L24.9: Irritant contact dermatitis, unspecified cause

Your skin has come into contact with certain substances. Your skin has become inflamed as result.

Your skin has come into contact with certain substances. These substances irritate your skin. The skin also sometimes reacts to the body’s own substances. Fluid from a wound, for example, can harm the skin. If the skin is irritated by these substances for a long time, it becomes inflamed. The surface of the skin gets damaged as a result.

Symptoms can vary in severity. It depends on how long and how close the skin contact was. Initially, the skin is usually red and swollen. Blisters or weeping open wounds occur. Then yellowish crusts often form. If the allergenic substances are constantly damaging the skin, the skin can thicken and crack. The skin may also be flaky. Because the skin can be very itchy, you often have to scratch yourself.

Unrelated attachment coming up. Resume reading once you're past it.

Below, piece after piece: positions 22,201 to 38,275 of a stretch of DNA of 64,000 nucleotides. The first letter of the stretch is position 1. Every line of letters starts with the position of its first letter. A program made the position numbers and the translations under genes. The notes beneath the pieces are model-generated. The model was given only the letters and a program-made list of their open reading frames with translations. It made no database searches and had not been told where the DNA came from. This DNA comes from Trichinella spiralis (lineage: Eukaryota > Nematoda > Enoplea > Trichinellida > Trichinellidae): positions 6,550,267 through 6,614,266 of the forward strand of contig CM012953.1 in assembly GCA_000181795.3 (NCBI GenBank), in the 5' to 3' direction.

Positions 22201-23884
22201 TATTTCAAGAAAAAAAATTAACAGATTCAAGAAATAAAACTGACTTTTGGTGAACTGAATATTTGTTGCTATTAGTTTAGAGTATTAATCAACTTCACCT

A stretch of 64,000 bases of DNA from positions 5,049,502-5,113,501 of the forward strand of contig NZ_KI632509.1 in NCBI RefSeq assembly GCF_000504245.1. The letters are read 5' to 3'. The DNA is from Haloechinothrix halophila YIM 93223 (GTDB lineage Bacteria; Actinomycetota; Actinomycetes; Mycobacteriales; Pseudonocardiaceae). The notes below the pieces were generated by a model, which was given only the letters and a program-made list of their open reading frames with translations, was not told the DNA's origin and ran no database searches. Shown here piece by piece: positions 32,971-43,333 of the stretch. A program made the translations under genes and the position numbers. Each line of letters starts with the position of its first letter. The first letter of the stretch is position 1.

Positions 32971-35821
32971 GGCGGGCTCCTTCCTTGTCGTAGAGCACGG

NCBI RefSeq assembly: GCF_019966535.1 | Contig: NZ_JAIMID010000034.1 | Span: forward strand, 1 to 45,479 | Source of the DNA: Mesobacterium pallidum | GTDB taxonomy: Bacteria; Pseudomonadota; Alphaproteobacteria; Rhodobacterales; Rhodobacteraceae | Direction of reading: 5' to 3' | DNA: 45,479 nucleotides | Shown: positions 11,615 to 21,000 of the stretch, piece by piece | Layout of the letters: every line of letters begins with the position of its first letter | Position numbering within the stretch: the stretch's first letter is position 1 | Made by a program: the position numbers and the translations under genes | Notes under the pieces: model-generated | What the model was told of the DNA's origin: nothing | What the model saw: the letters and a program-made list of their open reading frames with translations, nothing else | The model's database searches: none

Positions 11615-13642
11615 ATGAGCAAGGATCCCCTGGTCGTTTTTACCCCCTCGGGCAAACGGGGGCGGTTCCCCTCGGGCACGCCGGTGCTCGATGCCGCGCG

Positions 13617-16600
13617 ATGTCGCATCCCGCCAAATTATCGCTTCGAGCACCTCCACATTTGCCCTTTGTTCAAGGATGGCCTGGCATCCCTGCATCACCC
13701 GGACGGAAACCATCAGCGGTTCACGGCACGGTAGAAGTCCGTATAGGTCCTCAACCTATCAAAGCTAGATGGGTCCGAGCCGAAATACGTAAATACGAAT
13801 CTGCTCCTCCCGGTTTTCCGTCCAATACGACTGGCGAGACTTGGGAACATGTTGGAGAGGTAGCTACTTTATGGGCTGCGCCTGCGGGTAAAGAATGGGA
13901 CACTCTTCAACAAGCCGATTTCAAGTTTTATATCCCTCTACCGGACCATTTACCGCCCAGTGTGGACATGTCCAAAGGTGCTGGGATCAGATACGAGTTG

The skin changes only occur where there has been contact with the allergenic substances.

If the skin has no contact with the allergenic substances for a long time, the skin is able to recover. If the skin comes into contact with the allergenic substances again, the skin changes usually recur after one to two days. After the allergenic substances have been discarded, the skin changes only fade away slowly.

Additional indicator

On medical documents, the ICD code is often appended by letters that indicate the diagnostic certainty or the affected side of the body.

  • G: Confirmed diagnosis
  • V: Tentative diagnosis
  • Z: Condition after
  • A: Excluded diagnosis
  • L: Left
  • R: Right
  • B: Both sides

Further information


This information is not intended for self-diagnosis and does not replace professional medical advice from a doctor. If you find an ICD code on a personal medical document, please also note the additional indicator used for diagnostic confidence.
Your doctor will assist you with any health-related questions and explain the ICD diagnosis code to you in a direct consultation if necessary.


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